For those who think of American history only or mostly in secular terms, it may come as news that some of its greatest events were preceded by massive Christian revivals. What historians call the First Great Awakening swept the country in the mid-eighteenth century, and helped lay the moral foundation of the American Revolution. Historian Paul Johnson describes the War for Independence as “inconceivable…without this religious background.” By this he means that the revival provided essential support for the ideas that fueled the Revolution. Jefferson, let us recall, proclaimed that human equality is a gift from God: we are endowed by our Creator with inalienable rights. Indeed there is no other possible source for them. And Jefferson later wrote that he was not expressing new ideas or principles when he wrote the Declaration, but was rather giving expression to something that had become settled in the American mind.
Likewise John Adams wrote: “What do we mean by the American Revolution? The war? That was no part of the Revolution; it was only an effect and consequence of it. The Revolution was in the minds of the people…a change in their religious sentiments.” Those religious sentiments were forged in the spiritual inclinations of Americans.
That same spirituality continued into the early nineteenth century, leaving in its wake the temperance movement, the movement for women’s suffrage, and most importantly the abolitionist movement. It was the religious fervor that animated the abolitionist cause and contributed so much to the chain of events that brought about America’s “new birth of freedom."
And finally, fast forwarding to the twentieth century, the Reverend Martin Luther King’s “I Have a Dream” speech referred famously to a promissory note and demanded that it be cashed. This was an appeal to the idea of equality in the Declaration of 1776. Remarkably, King was resting his case on a proclamation issued 200 years earlier by a Southern slave owner. Yet in doing so, he was appealing to a principle that he and Jefferson shared. Both men, the twentieth-century pastor and the eighteenth-century planter, reflected the influence of Christianity in American politics.
Christianity has also lent force to the modern concept of individual freedom. There are hints of this concept both in the classical world and in the world of the ancient Hebrews. One finds, in such figures as Socrates and the Hebrew prophets, notable individuals who have the courage to stand up and question even the highest expressions of power. But while these cultures produced great individuals, as other cultures often do today, none of them cultivated an appreciation for individuality. And it is significant that Socrates and the Hebrew prophets came to bad ends. They were anomalies in their societies, and those societies—lacking respect for individual freedom—got rid of them.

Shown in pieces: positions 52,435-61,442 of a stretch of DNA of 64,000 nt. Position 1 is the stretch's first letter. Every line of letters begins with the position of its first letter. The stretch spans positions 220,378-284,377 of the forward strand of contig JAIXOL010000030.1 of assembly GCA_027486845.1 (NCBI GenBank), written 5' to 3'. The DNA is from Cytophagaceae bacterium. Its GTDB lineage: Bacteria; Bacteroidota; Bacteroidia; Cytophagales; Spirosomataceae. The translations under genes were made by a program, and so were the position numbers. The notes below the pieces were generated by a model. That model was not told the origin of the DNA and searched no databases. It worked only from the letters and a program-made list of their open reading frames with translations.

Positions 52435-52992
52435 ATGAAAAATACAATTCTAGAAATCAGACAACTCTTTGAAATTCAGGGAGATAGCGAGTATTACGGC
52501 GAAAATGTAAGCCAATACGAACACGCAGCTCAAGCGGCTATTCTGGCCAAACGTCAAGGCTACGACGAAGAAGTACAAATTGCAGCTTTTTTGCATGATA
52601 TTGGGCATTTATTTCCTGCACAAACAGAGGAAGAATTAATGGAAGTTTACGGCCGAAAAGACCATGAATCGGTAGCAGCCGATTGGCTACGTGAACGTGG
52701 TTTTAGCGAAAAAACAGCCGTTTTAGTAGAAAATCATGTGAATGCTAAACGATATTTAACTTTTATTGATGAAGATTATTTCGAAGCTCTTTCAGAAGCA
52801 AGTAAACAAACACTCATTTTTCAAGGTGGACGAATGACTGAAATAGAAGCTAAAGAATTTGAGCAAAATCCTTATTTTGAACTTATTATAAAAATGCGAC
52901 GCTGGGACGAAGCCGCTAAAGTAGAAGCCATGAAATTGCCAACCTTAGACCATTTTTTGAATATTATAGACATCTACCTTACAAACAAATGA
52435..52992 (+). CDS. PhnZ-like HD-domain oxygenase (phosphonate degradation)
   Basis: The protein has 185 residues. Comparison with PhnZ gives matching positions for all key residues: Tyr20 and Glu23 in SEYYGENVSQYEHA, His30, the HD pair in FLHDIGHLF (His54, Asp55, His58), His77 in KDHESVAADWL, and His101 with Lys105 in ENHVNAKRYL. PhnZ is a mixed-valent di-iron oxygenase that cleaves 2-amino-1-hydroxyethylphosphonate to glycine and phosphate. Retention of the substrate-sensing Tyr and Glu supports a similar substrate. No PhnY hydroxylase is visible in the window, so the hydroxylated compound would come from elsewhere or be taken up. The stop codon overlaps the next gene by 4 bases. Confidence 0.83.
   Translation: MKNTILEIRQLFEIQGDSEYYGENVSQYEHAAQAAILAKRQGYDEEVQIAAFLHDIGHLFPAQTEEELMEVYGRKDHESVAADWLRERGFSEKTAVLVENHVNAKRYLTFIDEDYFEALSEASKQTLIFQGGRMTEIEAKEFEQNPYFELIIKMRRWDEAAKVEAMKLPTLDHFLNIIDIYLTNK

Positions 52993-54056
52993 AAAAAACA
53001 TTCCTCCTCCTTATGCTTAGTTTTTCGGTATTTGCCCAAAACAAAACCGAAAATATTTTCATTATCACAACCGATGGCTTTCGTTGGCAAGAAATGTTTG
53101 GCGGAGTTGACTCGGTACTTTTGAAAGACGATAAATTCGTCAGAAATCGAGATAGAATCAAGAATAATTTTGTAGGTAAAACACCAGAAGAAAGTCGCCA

As Benjamin Constant pointed out, freedom in the ancient world was the right to participate in the making of laws. Greek democracy was direct democracy in which every citizen could show up in the agora, debate issues of taxes and war, and vote on what action the polis should take. The Greeks exercised their freedom solely through active involvement in the political life of the city. There was no other kind of freedom and certainly no freedom of thought or of religion of the kind that we hold dear. The modern idea of freedom, by contrast, is rooted in a respect for the individual. It means the right to express our opinion, the right to choose a career, the right to buy and sell property, the right to travel where we want, the right to our own personal space, and the right to live our own life. In return, we are responsible only to respect the rights of others. This is the freedom we are ready to fight for, and we become indignant when it is challenged or taken away.
Christianity has played a vital role in the development of this new concept of freedom through its doctrine that all human beings are moral agents, created in God’s image, with the ability to be the architects of their own lives. The Enlightenment certainly contributed to this understanding of human freedom, though it drew from ideas about the worth of the individual that had been promulgated above all by the teachings of Christianity.
Let me conclude with a warning first issued by one of Western civilization’s greatest atheists, the German philosopher Friedrich Nietzsche. The ideas that define Western civilization, Nietzsche said, are based on Christianity. Because some of these ideas seem to have taken on a life of their own, we might have the illusion that we can abandon Christianity while retaining them. This illusion, Nietzsche warns us, is just that. Remove Christianity and the ideas fall too.
Consider the example of Europe, where secularization has been occurring for well over a century. For a while it seemed that secularization would have no effect on European morality or social institutions. Yet increasingly today there is evidence of the decline of the nuclear family. Overall birthrates have plummeted, while rates of divorce and out-of-wedlock births are up.
Nietzsche also warned that, with the decline of Christianity, new and opposing ideas would arise. We see these today in demands for the radical redefinition of the family, the revival of eugenic theories, and even arguments for infanticide.